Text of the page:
Mark Collins

How we write a genetics question

Blog Post created by Mark Collins on Jun 6, 2016

As biology students progress to upper division classes, they move away from the stylistic foundation set by introductory biology courses. Memorization of terms and concepts, while important for understanding biological science, gives way to quantitative reasoning. This transition can be difficult for many students, as genetics is seen as a springboard course for developing scientific skills.

A foundation in biology allows students to build problem solving, critical thinking, and data analysis skills. Here is how Sapling Learning fosters skills like these in our genetics questions, and makes sure every student comes to class prepared.

Question Stem

Take the question below, in which a student is given a trait of interest, the experimental setup, and the phenotype data for different types of crosses. She is then asked to predict the mode of inheritance from the expected offspring ratio in four distinct scenarios. The student needs to understand the “how” as well as the “why” for each allele interaction in these inheritance scenarios.


First, the student must read and understand the experimental setup. She must infer that the F1 progeny are all heterozygous because both parental strains were homozygous for a particular trait, in this case tail length.

The student may begin by tackling the autosomal crosses. The offspring of the F1 x F1 heterozygote cross can inherit any of the three combinations of dominant and recessive alleles; AA, Aa, or aa. When the short tailed allele is recessive only the aa genotype would produce a short tailed phenotype. When the short tailed allele is dominant, both homozygous AA and heterozygous Aa offspring present the short tailed phenotype. For sex-linked dominant and recessive modes of inheritance, the heterozygosity of female and hemizygosity of the male offspring differs from the mendelian 3:1 phenotypic ratio.

Preliminary Help

Let’s assume the student isn’t quite sure how to get started on this problem. She simply clicks “Hint” at the bottom left of the question page to open a panel with some additional information to help her think about the four concepts that are combined within this question.


The hint introduces the concepts of chromosome type and dominance type. The dominance type describes the relationship between different alleles of a gene. The chromosome type describes limitations based on whether the gene is found on an autosome or sex chromosome.

The hint also provides an action item of “Draw Punnett squares…” to put the student’s knowledge into action. If extra guidance is needed, a Punnett square interactive provides a workspace that will assist the student in drawing the squares using this method.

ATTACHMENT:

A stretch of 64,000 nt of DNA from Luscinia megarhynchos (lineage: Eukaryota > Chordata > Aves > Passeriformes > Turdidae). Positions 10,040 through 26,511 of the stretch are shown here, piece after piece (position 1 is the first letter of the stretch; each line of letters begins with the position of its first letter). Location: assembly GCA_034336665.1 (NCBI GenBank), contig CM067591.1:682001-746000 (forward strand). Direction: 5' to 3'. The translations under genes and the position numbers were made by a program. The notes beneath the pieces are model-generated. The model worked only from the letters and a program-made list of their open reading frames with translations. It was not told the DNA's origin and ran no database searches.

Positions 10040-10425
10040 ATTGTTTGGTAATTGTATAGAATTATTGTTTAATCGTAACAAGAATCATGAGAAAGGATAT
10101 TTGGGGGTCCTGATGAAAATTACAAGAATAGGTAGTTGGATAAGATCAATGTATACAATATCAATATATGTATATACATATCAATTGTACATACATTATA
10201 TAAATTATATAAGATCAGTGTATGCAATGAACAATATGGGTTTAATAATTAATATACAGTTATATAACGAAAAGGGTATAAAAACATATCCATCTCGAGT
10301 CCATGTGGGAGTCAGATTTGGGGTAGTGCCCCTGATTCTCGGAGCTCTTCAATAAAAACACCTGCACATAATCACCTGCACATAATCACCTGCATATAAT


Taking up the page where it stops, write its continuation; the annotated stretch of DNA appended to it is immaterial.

Targeted Instructional Feedback

Once the student clicks “Check Answer”, her answer is submitted and recorded. If she gets it wrong, Sapling Learning has already predicted possible misconceptions she might have with the concepts being tested and has provided targeted instructional feedback to guide the student from her misconception toward the correct solution.

One possible misconception is that the student may switch the concepts of dominant and recessive alleles. She is reminded that if the short allele were dominant, the heterozygote would be phenotypically short-tailed, whereas if the short allele were recessive, the heterozygote would be phenotypically long-tailed.

Another possible misconception is swapping the autosomal and sex-linked chromosomal modes of inheritance. In this situation the student is advised that a male is XY, so only one copy of the allele, on the X chromosome, is present to be expressed.


Each answer choice is also addressed with individually tailored feedback. For example, if the student does not correctly identify that an autosomal recessive mode of inheritance produces an offspring ratio “3 long : 1 short”,  she will be guided toward this choice. The feedback does this by indicating that heterozygous offspring would have long tails. It also address the distinction between an autosomal recessive and a sex-linked recessive mode of inheritance.

Worked-out Solution

Once the student correctly matches the expected offspring ratio for each mode of inheritance, and clicks “Check Answer”, she reaches the answer and solution. The solution lays out a clear and complete explanation of the problem. It guides the student through the logic of each mode of inheritance, with four Punnett squares illustrating the four ideas presented in this question.

To ensure that misconceptions do not persist, the solution also addresses incorrect choices, even if a student answered the question correctly on their first attempt. The solution and targeted feedback are saved for a student to come back and review, before class or even before an exam.


Impact to Students

Sapling Learning’s online homework for genetics aims to help students develop and apply a new skill: scientific thinking. First, we reinforce the concepts you teach in lecture by providing specific starting points for students to approach the problem that are easily accessible within the question itself.

Students need to infer data from the text and practice skills mastered in class to generate Punnett squares and solve the four related concepts. If mistakes are made, our targeted feedback corrects misconceptions and provides distinct guidance to the correct answer. This feedback can lead students to illuminating moments in the problem solving process.

Once the problem is complete, a detailed solution address all of the relevant concepts and works through the logic of each, allowing students to concept check and see how the problem should be approached as they journey away from rote memorization.